“I have to drive on 20 to 30 different routes every week, and I need to be familiar with every stop – some are hidden behind trees, easily missed – and sometimes I’m asked to cover for other drivers, so I need to know all the routes,” he said.

Ongoing driver shortages

released in February by the NSW Bus Industry Taskforce highlights the ongoing issue of bus driver shortages.
Transport NSW data shows that as of April 2024, there were 356 vacant bus driver positions in Sydney and outer metropolitan areas, slightly down from the peak of 520 vacancies in September last year.
Richard Olsen, secretary for the New South Wales and Queensland branch of the Transport Workers’ Union (TWU), said this number was “similar nationwide”.

Further, latest data from the Bus Industry Confederation (BIC) estimates that from 2017 to 2022, there were 12,000 job openings for bus and coach drivers due to staff turnover.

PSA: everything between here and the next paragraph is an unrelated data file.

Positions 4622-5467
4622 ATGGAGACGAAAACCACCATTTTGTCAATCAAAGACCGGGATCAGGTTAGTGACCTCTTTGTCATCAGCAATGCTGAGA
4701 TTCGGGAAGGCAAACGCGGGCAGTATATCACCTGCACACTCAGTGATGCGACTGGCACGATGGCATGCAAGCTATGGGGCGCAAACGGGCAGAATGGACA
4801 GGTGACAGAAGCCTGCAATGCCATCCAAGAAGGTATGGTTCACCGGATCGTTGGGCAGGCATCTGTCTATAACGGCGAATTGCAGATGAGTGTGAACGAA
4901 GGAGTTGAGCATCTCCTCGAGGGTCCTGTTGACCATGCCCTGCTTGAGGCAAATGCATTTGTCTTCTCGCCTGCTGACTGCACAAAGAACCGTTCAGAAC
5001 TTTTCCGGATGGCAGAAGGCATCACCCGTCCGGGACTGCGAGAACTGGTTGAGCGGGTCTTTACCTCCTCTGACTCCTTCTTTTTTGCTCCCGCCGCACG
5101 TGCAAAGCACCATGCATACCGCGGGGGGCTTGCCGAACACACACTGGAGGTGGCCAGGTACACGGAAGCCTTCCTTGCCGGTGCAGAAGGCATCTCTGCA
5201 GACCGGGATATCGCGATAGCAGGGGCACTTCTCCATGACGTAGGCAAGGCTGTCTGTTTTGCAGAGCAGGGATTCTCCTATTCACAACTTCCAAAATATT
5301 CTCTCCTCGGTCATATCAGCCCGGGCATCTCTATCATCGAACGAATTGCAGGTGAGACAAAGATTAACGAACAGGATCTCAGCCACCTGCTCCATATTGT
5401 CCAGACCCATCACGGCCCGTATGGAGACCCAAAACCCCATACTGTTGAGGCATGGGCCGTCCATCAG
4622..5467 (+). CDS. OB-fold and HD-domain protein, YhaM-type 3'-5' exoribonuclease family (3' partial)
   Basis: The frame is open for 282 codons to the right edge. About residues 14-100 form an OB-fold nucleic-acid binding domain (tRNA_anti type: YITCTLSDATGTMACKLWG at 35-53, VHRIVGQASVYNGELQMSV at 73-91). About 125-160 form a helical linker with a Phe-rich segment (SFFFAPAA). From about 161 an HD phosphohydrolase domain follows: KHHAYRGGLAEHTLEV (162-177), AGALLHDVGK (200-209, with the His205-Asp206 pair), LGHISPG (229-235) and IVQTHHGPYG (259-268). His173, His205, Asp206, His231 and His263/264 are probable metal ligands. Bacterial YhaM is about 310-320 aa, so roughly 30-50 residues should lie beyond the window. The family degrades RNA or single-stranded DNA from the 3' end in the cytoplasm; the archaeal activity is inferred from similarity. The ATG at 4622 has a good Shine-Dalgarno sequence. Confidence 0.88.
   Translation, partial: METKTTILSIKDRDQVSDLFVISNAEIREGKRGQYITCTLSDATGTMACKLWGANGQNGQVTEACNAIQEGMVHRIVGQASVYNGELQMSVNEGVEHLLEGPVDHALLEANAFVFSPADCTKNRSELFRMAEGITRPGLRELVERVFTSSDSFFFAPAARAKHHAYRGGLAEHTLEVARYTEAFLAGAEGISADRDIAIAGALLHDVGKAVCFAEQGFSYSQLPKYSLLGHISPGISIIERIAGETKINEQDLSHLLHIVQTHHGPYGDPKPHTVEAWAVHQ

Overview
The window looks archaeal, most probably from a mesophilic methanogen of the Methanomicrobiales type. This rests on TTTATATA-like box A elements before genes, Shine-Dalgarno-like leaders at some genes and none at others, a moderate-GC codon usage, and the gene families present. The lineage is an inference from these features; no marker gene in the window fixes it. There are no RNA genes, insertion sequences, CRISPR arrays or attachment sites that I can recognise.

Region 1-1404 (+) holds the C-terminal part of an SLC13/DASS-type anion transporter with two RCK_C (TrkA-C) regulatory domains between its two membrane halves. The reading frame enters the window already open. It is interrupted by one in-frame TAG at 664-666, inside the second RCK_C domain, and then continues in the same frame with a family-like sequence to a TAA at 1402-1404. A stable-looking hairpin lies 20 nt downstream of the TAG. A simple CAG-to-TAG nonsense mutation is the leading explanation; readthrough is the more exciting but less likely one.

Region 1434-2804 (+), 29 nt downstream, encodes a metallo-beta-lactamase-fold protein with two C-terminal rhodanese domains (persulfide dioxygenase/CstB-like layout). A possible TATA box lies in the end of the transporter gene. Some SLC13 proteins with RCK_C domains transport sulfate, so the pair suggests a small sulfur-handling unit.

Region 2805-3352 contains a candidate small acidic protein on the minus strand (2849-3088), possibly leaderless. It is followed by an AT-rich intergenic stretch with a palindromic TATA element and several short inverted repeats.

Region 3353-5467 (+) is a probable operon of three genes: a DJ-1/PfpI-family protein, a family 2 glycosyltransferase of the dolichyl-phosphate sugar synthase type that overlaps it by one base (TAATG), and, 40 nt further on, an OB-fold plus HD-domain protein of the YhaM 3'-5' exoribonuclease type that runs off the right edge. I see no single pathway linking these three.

BIC said in a statement that reasons for the turnover included stresses involved in the job including irregular working hours, pressures on the road and long periods of time sitting idle.
Olsen said that the shortages could lead to bus companies being forced to cancel some services.

“In the week of 8 April (this year), there were over 2,300 bus services cancelled as a result of a bus not being available for whatever reason – it could be maintenance – but by and large, it is because there is no driver available to take the bus out and do a route,” he said.

There is significant pressure on the government and bus companies to recruit additional drivers.

Richard Olsen

“Now there will be a significant jump in the driver shortages (in NSW). The railway between Sydenham and Bankstown will be shut down for 12 months or longer, so we will need buses to commute in that area in Sydney.”